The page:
Further: "In 1990, in an interview in Architectural Digest, Mr Smith was asked if there was a minimum-size project he'd would accept. No, he replied, I will decorate anything from a lampshade to a villa, the size of the project means very little." Also, he never wanted rooms to look newly decorated, he said, and encouraged his clients to acquire dogs and cats, referring to pets as his secret assistants. They give the patina of age to things."

When he died in 1997 Arthur E. Smith was survived by his mother, his sister, and Andrew Crispo, his companion, Andrew Crispo of whom much has been written.

Quotations from The New York Times, Obituary, October 1997.
Photos by Peter Vitale from Architectural Digest, November 1977.


  1. Thanks for the intro to Arthur E. Smith. I'm not surprised that you've marked Mr. Smith's work. I hope you'll show us more. I do enjoy that you can't predict where talented, ambitious folks will emerge.

    Do you know the artist of those paintings or collages? The big red one with 3 figures looks ready to step into the room. The 2 heads on the black mantle give me a chuckle.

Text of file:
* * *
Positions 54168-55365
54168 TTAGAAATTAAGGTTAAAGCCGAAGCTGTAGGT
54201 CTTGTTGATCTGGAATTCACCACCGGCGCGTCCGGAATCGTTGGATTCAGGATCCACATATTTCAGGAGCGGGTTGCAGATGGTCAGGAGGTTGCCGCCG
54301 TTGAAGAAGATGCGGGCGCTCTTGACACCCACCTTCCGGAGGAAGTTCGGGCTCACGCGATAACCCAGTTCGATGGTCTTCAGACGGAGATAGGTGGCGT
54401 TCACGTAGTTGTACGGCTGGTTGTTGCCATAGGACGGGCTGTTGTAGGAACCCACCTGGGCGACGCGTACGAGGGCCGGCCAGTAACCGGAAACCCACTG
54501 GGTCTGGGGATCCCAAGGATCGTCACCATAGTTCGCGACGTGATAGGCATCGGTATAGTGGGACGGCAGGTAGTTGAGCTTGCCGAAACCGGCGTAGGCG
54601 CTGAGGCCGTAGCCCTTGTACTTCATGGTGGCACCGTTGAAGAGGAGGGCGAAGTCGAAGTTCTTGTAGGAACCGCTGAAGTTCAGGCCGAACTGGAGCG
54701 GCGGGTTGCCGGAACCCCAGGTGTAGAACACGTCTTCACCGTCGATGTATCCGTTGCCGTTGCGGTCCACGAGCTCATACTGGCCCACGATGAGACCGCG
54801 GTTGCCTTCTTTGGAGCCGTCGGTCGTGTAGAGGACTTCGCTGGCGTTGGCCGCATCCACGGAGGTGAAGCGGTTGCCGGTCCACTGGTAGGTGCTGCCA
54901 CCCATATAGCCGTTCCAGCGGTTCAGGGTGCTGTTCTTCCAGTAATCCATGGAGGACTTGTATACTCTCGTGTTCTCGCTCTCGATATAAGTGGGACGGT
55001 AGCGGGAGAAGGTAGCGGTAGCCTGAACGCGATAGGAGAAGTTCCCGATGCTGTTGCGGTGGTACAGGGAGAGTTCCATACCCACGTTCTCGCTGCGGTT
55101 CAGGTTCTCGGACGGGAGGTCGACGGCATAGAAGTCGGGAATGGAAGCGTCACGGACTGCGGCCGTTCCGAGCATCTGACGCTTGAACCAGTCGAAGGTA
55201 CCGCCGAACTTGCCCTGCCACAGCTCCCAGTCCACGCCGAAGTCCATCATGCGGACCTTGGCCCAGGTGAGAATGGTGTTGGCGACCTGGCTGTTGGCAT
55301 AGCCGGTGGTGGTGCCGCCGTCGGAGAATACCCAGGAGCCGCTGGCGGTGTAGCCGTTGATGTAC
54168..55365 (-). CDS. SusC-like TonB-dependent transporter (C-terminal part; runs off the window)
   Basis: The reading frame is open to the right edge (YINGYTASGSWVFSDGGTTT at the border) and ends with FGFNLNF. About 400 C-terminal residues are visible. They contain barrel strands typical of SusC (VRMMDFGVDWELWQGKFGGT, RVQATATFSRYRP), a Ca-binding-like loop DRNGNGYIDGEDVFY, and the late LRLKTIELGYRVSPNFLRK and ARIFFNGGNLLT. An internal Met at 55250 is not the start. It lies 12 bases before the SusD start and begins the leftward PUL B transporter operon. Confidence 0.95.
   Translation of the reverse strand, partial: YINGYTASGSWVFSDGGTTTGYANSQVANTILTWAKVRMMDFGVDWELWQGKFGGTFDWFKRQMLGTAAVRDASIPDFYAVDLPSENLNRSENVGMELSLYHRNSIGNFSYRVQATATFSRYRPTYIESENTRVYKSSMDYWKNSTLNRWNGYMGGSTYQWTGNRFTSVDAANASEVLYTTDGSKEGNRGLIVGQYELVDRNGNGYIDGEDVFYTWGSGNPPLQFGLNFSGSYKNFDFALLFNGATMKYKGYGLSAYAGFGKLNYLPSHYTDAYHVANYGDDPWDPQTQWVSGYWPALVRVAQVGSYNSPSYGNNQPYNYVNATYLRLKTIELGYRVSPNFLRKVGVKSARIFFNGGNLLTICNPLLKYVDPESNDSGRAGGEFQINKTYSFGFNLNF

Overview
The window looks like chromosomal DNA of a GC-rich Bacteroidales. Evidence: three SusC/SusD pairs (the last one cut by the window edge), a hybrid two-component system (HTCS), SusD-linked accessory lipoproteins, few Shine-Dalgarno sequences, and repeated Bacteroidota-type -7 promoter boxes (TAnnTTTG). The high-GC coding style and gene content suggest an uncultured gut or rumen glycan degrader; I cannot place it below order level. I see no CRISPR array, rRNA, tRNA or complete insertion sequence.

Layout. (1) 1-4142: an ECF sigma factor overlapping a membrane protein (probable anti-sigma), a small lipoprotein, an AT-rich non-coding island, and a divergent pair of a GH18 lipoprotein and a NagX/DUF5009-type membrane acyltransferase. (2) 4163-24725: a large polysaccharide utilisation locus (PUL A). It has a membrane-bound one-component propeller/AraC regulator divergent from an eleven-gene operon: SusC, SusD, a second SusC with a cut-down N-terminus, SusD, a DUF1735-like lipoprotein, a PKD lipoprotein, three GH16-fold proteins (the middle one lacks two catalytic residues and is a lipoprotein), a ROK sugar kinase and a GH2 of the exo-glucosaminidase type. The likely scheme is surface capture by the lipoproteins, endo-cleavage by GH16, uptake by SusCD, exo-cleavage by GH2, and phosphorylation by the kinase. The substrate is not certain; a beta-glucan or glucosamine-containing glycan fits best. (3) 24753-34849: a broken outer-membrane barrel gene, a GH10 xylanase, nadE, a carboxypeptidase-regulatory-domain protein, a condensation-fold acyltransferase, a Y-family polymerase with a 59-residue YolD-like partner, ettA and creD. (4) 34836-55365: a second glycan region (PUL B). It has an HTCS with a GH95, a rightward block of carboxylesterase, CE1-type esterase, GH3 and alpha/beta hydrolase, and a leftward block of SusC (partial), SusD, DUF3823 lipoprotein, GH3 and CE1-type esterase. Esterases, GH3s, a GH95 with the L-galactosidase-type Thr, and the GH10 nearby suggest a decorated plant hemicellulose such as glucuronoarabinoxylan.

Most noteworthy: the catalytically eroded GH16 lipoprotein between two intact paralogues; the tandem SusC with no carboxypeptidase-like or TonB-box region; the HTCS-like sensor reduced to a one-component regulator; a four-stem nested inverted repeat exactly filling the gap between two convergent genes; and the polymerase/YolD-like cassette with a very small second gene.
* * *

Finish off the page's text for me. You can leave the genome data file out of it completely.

My cat(s) work hard every day giving our stuff patina. But I don't think JoAnn will buy calling it patina.

  2. Barry --- Great post!
    The thing that brought up his name over drinks was an article in an AD Book (American Interiors, published in '78) that I had recentely pulled off the shelf and reread. In an article about Smith's own apartment, what stood out to me was ,"Billy Baldwin had been looking for someone not previously trained by another interior designer. Arthur smith filled the bill and struck Mr. Baldwin as a young man of notable ability with a useful architectural background as well as sure sence of color and composition.
    And then quoting Baldwin, it continued " Send them out to get samples", says Billy Baldwin, describing his teaching technique with trainees. "That's how you learn whether they have natural taste. Arthur never brought back things I didn't like."
    What better traing could you ask for?

  3. I am going to remember "They give the patina of age to things." I can just see a dachshund on that chaise. Of course the similarities to Billy Baldwin, I see, but why wouldn't anyone want to work for perfection. Beautiful rooms.

  4. shy quiet manner AND Andrew Crispo? My, but we humans are a complicated lot....

  5. Will - you're right, I did forget the source of that conversation. Darn!